Recently, the DOF nevertheless sponsored a conference on taxation, attended by various government representatives in Asia, featuring as speaker the president of ITIC, the US-based International Tax and Investment Center, a man named Daniel Witt.
In effect, Witt said that high taxes on fast-moving goods like cigarettes, which the DOF wanted, would definitely give rise to illicit trade. In short, smuggling galore! It is hard to say if the US-based ITIC is part of the evil tobacco lobby here.
Anyway, the rise of smuggling is what the Senate version sees in the DOF version. It is the reason why the version opts for a gradual increase in the cigarette tax.
But what is intriguing is that, while the administration people (plus, of course, their supporters) are quick to point at the evil tobacco lobby as the force behind the “anti” sin tax, they are all quiet on the “pro” lobby coming from a foreign cigarette company.
That is none other than the BAT, the British American Tobacco, maker of imported cigarettes like “Lucky Strike” and “Camel,” whose executive called “James,” in fact, even attended Senate hearings, calling for the thousand percent increase in tax on cheap local brands.
Perhaps JPE, in the words “not the interest of anyone,” was also referring to the pro DOF version lobby from BAT. The foreign group has been calling for the drastic changes in the “sin tax” law even during the time of the cute administration of Gloriaetta. Surely the company has interests in the sin tax version of this administration.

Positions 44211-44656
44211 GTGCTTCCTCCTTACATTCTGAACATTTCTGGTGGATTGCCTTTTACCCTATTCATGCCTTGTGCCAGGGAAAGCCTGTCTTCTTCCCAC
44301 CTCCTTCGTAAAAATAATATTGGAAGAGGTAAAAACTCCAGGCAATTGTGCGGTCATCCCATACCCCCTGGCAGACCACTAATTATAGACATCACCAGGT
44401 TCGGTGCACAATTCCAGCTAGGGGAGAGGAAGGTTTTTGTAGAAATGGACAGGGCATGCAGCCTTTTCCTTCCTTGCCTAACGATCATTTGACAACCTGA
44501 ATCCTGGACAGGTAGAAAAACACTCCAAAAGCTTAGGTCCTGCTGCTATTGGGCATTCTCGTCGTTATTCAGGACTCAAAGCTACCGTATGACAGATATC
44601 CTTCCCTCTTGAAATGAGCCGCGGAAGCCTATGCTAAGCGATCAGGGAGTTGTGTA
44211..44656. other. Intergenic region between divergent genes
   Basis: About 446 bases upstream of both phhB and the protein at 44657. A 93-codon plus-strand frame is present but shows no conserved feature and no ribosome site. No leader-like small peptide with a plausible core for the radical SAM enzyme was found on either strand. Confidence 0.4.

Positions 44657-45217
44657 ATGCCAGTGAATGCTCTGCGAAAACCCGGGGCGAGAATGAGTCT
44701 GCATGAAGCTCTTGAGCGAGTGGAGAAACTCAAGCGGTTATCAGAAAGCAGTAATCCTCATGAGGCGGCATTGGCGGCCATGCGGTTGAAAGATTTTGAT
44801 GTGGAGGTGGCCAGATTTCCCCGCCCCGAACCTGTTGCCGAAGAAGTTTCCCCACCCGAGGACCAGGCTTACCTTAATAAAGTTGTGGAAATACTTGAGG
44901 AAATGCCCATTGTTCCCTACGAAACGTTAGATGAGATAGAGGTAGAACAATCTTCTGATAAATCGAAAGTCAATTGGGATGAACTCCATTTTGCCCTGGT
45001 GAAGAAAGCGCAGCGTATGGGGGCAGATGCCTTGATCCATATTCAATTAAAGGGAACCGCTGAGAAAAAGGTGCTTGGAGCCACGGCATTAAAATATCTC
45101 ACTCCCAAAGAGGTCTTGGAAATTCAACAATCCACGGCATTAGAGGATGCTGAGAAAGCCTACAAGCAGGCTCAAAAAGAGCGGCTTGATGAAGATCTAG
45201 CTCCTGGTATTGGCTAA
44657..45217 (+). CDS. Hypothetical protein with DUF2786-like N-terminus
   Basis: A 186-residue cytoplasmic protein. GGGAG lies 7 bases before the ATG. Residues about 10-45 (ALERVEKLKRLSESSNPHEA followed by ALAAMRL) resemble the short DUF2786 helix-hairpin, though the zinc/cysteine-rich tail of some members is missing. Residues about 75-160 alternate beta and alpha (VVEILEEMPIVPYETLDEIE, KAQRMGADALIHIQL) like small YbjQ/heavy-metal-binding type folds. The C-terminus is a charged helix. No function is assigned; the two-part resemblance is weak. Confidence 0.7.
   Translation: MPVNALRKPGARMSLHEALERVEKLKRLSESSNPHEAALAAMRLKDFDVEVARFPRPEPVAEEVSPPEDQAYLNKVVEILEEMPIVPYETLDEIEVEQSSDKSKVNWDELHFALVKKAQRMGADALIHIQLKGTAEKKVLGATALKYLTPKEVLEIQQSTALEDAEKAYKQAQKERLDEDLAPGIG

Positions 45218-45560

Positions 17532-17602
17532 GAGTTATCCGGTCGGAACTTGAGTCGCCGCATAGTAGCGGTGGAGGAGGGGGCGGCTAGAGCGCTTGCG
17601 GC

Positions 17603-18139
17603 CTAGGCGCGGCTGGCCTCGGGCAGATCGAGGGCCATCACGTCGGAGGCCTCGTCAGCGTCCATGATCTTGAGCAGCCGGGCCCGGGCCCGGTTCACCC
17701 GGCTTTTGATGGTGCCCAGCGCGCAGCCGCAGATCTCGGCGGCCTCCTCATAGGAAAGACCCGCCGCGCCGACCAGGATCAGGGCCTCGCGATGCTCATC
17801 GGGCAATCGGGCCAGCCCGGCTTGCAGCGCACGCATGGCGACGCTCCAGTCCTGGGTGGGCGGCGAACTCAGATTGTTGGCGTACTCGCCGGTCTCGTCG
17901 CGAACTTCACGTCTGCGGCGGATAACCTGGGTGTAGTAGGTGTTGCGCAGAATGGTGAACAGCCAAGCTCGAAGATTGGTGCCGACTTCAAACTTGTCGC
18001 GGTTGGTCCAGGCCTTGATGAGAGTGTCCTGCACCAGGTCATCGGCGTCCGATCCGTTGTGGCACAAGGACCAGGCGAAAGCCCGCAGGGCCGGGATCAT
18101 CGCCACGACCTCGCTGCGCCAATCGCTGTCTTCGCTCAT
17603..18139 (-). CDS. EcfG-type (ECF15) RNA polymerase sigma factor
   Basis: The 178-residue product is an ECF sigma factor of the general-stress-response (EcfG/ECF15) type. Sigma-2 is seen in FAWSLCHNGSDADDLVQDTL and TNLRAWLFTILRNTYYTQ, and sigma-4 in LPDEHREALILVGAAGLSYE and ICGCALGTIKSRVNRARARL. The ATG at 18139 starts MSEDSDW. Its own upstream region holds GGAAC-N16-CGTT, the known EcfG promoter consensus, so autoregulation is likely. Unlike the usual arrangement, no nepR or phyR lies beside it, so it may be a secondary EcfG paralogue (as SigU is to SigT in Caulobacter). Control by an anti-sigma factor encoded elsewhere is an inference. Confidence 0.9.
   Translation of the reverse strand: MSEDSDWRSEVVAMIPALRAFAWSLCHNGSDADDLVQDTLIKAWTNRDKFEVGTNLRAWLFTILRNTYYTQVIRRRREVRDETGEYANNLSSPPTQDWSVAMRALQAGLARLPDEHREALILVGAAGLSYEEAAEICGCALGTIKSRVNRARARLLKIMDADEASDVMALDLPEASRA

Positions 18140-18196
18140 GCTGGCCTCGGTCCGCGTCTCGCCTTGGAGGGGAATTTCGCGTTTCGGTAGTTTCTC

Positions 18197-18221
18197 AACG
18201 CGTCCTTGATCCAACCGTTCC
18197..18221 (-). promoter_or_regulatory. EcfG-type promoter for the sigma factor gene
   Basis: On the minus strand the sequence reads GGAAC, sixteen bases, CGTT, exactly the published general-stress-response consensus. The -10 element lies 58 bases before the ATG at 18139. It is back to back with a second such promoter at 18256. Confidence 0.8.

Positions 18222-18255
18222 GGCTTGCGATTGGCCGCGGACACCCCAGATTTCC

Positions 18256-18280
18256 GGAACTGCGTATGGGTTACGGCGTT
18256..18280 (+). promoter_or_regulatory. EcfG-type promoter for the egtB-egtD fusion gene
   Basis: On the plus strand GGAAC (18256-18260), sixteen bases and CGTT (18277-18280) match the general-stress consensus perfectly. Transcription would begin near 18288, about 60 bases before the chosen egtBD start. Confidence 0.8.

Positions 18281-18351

It is hard to say, of course, whether or not the DOF version got its inspiration from the BAT lobby. Still, nobody in the administration is mentioning the BAT lobby in some breast-pounding admonition of the evil tobacco lobby.
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As the hot P800-million IPO of Coal Asia (coal mining company with huge claims in Mindanao) ends today (Monday), the stock market surely awaits the eventual listing of the issue at the Philippine Stock Exchange on October 23.
For one, Coal Asia priced the IPO at par value of P1 per share, meaning, the buyers get their shares at the same price as the original incorporators of the company, which is never done in the domestic securities scene.
Anyway, word goes around that Coal Asia has been talking to the biggest power generating plants that use coal, including the Global Business Corp. (Metrobank group), Aboitiz Power, Meralco, Team Energy, Alcantara Group, FDC Utilities, DMCI Holdings, Ayala and San Miguel.
Moreover, talks also started between the company and the cement industry, i.e., multinational firms Holcim, Cemex and Lafarge, not to mention its existing off-take contracts in foreign markets, such as buyers in India, Japan, Taiwan, Hong Kong and Vietnam.
They are already projecting Coal Asia to become the second-biggest producer of coal in the Philippines.
Its subsidiary Titan Mining Energy Corp. (TMEC) holds three coal claims in Davao Oriental and Zamboanga, covering some 13,000 hectares, with coal reserves estimated at 120 million metric tons, or the second-largest proven reserves here.
Based on its market presentation, the company puts the heating value of its coal at more than 10,000 BTUs per pound, which is much higher than the coal mined by the country’s leading producer today.
Thus, the Coal Asia IPO will help fund TMEC’s coal mine claims that are scheduled to start commercial production by 2014 and 2015.